The rear license plate on my car has a frame that says, “Jesus: Don’t Leave Home Without Him.”
Whenever someone does something on the road that aggravates me, I try to remember that I’ve got that statement back there for the world to see. Often (though not always) I will temper my urge to react to a tailgater or some other clown driving as if he or she owns the road. I want to make sure my actions are consistent with the message I carry on the back of my car.
This is because it has been my experience that when you choose to identify with a particular group, people will pay attention to see if what you do matches their expectations. In such situations words are meaningless, but deeds will leave an impression. This seems especially true of those who call themselves Christians.
Lately, scrutiny of evangelical Christians has been most intense. That’s not a complaint; true Christians should welcome the attention and use the opportunity to examine ourselves in the process. Today, evangelical voters are the focus of a fervent campaign battle, political candidates are chosen (or not) because of their evangelical credentials, and stewardship of the planet has become high-profile pulpit material. More damning, however, may be our reaction to criticism.
My friend Pete Cernoia recently delivered a sermon making that statement abundantly clear to anyone who was listening. I got his notes afterward because the message was very much a complement to a recent column of mine. Here are some thoughts from his opening:
I Corinthians 11:1 says “Imitate me, just as I also imitate Christ.”
He’s saying I didn’t live this way before, but now I’m an imitator of Jesus Christ, who lived a life guided by the law of love.
We all know that great passage from The Apostle Paul’s letter to the Philippian church which says, “Let this mind be in you which was also in Christ Jesus, who, being in the form of God, did not consider it robbery to be equal with God, but made Himself of no reputation, taking the form of a bondservant, and coming in the likeness of men. And being found in appearance as a man, He humbled Himself and became obedient to the point of death, even the death of the cross.”
Paul was a follower of Jesus Christ, and took his cues from Jesus’ example. And so it should be with you and me. Whether we like it or not, we’re being watched and the gospel of Jesus Christ is being judged by our actions, our speech, our attitudes.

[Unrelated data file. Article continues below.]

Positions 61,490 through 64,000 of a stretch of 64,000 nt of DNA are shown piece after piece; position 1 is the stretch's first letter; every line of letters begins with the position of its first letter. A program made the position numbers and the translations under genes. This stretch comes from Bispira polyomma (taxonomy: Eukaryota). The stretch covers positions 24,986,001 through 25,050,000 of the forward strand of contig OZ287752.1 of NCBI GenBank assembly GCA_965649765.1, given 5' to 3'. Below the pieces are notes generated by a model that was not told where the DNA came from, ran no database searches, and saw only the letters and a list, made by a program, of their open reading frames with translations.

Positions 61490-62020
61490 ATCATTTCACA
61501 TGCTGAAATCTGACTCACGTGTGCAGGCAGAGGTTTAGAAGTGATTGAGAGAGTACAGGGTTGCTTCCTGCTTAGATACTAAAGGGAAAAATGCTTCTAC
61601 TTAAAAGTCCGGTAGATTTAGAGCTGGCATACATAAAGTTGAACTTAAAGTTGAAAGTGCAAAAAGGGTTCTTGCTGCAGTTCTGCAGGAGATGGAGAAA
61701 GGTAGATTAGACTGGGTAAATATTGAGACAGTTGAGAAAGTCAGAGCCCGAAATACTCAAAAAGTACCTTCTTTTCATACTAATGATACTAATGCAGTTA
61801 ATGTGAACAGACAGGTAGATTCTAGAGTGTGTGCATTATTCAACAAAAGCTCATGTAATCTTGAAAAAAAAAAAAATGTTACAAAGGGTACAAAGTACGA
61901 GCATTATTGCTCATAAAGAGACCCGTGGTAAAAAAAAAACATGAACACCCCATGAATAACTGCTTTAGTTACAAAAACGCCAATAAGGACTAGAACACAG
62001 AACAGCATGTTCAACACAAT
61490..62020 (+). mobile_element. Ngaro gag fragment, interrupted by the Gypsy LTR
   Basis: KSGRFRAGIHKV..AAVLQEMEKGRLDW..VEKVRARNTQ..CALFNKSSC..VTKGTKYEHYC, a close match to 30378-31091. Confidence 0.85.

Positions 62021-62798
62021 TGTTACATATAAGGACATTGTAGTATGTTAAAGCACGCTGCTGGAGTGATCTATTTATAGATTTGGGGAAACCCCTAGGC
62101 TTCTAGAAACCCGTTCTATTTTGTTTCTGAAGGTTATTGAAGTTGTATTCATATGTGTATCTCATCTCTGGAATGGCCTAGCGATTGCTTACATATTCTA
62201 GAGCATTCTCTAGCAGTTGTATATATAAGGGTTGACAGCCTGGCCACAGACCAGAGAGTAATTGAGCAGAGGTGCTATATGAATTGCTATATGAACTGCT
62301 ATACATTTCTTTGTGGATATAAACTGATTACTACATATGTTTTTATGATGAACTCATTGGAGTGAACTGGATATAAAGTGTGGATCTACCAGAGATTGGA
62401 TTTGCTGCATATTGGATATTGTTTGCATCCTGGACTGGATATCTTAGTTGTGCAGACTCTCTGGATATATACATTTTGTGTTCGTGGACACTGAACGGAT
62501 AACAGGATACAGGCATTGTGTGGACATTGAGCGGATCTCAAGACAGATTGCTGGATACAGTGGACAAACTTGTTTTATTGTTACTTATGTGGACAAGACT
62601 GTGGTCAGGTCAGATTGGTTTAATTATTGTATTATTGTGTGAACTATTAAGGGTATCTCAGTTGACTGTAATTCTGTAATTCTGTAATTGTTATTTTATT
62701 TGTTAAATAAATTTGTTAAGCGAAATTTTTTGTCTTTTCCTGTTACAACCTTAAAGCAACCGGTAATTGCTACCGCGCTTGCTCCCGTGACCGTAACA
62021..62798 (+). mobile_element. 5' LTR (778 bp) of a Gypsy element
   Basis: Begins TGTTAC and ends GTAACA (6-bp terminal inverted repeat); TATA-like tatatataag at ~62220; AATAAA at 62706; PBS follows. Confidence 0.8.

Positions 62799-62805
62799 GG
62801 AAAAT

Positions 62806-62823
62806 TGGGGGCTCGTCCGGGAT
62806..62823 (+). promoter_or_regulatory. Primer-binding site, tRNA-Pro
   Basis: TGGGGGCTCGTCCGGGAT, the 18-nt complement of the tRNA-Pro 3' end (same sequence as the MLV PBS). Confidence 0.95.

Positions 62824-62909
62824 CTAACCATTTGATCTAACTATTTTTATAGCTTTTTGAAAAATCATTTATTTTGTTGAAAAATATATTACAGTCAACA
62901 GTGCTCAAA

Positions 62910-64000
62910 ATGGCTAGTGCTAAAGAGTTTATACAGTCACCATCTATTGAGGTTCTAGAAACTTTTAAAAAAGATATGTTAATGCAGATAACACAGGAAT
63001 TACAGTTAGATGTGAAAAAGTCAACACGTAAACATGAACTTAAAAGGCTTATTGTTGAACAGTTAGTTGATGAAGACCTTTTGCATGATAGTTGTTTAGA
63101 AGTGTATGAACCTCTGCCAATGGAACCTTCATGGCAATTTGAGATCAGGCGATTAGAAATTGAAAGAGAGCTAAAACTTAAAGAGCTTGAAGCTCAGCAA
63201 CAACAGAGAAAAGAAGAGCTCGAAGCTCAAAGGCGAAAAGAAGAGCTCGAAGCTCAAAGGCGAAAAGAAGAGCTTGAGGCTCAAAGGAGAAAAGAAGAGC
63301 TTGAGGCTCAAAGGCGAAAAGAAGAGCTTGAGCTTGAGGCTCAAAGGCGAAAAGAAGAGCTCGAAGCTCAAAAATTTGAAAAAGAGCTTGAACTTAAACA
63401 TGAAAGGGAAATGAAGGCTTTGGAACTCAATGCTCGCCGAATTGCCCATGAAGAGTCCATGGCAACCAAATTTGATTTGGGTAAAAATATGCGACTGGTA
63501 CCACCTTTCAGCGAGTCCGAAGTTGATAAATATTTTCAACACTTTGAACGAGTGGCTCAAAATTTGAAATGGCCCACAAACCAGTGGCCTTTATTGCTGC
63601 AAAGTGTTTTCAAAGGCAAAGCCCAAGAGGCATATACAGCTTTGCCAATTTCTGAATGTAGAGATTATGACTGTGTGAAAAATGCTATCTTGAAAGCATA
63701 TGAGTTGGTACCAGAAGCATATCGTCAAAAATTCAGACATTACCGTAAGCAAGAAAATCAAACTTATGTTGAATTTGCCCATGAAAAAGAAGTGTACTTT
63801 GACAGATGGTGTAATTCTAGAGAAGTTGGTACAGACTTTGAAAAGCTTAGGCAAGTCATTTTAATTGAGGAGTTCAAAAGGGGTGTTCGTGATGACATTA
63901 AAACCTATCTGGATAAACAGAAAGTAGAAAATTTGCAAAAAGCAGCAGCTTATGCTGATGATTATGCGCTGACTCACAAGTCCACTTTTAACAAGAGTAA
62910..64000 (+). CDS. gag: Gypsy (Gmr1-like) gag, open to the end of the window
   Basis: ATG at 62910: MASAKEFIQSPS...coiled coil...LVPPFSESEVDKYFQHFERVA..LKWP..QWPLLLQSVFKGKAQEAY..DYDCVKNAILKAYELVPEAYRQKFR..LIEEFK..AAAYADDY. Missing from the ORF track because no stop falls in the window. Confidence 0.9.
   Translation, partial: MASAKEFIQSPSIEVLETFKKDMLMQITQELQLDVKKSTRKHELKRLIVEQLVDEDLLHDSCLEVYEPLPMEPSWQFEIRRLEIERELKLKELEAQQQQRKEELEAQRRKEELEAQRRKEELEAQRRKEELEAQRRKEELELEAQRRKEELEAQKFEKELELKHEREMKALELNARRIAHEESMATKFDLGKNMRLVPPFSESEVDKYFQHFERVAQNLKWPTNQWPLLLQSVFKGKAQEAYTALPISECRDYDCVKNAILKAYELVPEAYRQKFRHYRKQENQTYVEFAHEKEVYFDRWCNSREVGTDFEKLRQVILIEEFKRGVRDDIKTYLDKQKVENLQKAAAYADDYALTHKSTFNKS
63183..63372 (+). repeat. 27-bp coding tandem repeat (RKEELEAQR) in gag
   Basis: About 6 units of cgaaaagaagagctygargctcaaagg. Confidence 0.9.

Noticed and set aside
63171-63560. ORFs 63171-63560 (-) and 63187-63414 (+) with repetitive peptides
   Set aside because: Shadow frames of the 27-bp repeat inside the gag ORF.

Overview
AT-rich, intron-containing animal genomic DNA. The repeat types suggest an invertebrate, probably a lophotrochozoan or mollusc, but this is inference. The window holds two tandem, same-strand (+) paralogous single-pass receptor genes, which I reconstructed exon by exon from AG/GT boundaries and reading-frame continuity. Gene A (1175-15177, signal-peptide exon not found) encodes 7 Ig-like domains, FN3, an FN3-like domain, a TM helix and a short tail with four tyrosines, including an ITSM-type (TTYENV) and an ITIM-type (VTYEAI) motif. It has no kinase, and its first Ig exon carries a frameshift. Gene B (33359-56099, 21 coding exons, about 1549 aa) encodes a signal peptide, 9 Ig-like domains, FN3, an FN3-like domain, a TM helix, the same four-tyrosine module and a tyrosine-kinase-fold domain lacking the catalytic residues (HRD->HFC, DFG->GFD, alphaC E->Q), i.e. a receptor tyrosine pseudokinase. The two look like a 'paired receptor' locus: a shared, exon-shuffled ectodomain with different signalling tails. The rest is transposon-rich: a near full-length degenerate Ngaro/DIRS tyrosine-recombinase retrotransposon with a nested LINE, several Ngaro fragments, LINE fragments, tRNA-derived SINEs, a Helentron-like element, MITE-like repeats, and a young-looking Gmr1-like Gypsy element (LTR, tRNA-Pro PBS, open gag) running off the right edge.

Because we call ourselves followers of Jesus Christ, someone is looking at us and saying, “So that’s what a Christian is? That’s what a Christian father, mother, friend, employee, employer, or teenager is?” And if there is duplicity – if we’re one way in church and another at home, one way when there are people around and another when we think no one is watching – people will notice.
Our friends, family, co-workers, children, and the world, are watching. People are watching how you live when the choices get hard, and to the degree that we adhere to Christ and His teachings is how they will judge if what you believe is real to you or not.
Unfortunately today the people who have been watching think that being a Christian means that you are a Republican; but Jesus is bigger than that. It’s my heart’s desire that church of Jesus Christ should be known for more than being a political force. To imitate Christ doesn’t mean voting a certain way, but working to see Fitchburg’s Mary Magdalenes changed.
I don’t know where that journey would bring any of us, but it would probably look different from how we’re living now.
Indeed, for most of us life would look a lot different.
This is why I take aim at those who seek to use their status as prominent Christian leaders to influence the political process. God doesn’t need our help on election day, he wants our service every day.
I’m trying hard to recall a single time when Christ petitioned the Roman government to recognize His rights, or to require that some element of His teaching be enacted by decree. It didn’t happen.
Instead, He focused on living as an example for others to follow, demonstrating what it means to, “Love the Lord your God with all your heart, with all your soul, and with all your mind,” and, “Love your neighbor as yourself.”
That approach changed the lives of a handful of individuals who, by imitating Christ, changed even more lives. In spite of a hostile government and religious establishment, those changed lives changed their communities and, eventually, transformed the world.
If all that politically-minded Christians want is to influence Washington, D.C., I guess they should keep doing what they are doing. But why settle for one city? The world is watching, and if we imitate Christ, we can once again change the world.